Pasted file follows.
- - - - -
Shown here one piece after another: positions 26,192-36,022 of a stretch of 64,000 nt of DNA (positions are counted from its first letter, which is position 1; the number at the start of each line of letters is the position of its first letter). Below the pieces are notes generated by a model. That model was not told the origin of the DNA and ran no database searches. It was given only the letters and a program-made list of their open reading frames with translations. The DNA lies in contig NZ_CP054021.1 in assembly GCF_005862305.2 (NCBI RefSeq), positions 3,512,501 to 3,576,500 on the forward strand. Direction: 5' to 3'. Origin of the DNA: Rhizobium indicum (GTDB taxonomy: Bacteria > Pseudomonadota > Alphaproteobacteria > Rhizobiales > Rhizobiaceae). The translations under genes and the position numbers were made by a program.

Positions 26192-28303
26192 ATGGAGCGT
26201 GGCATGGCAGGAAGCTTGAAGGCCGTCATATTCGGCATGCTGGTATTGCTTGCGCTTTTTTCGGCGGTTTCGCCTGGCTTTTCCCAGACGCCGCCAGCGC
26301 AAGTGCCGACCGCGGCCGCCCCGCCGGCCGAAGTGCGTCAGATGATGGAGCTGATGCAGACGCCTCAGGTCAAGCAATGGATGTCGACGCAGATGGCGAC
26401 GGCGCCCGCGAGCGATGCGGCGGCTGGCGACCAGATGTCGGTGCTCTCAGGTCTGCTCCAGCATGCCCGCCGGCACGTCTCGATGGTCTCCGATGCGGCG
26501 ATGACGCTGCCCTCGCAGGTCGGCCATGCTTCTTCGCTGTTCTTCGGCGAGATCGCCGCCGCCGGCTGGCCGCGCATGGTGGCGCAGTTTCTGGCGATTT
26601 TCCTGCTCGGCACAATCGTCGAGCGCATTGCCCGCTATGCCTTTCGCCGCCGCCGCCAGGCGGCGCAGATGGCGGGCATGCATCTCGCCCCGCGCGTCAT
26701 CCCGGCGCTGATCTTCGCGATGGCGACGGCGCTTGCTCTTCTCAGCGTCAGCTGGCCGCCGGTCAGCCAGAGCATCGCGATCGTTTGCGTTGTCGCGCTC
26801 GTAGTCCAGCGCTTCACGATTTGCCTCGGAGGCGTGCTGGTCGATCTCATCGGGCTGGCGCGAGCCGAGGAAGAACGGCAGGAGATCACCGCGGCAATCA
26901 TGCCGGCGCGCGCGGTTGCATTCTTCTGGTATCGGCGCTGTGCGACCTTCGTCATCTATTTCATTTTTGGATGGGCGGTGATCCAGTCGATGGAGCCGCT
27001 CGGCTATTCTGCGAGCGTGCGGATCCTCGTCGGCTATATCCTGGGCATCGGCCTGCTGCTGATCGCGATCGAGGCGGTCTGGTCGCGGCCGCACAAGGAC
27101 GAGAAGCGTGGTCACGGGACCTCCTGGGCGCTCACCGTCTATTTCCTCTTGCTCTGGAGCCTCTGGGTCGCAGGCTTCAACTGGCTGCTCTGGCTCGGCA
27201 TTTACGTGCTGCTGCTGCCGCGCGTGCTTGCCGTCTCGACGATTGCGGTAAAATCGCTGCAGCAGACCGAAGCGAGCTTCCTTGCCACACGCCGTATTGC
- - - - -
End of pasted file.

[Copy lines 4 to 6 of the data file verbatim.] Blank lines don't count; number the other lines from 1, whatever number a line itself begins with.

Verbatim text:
26201 GGCATGGCAGGAAGCTTGAAGGCCGTCATATTCGGCATGCTGGTATTGCTTGCGCTTTTTTCGGCGGTTTCGCCTGGCTTTTCCCAGACGCCGCCAGCGC
26301 AAGTGCCGACCGCGGCCGCCCCGCCGGCCGAAGTGCGTCAGATGATGGAGCTGATGCAGACGCCTCAGGTCAAGCAATGGATGTCGACGCAGATGGCGAC
26401 GGCGCCCGCGAGCGATGCGGCGGCTGGCGACCAGATGTCGGTGCTCTCAGGTCTGCTCCAGCATGCCCGCCGGCACGTCTCGATGGTCTCCGATGCGGCG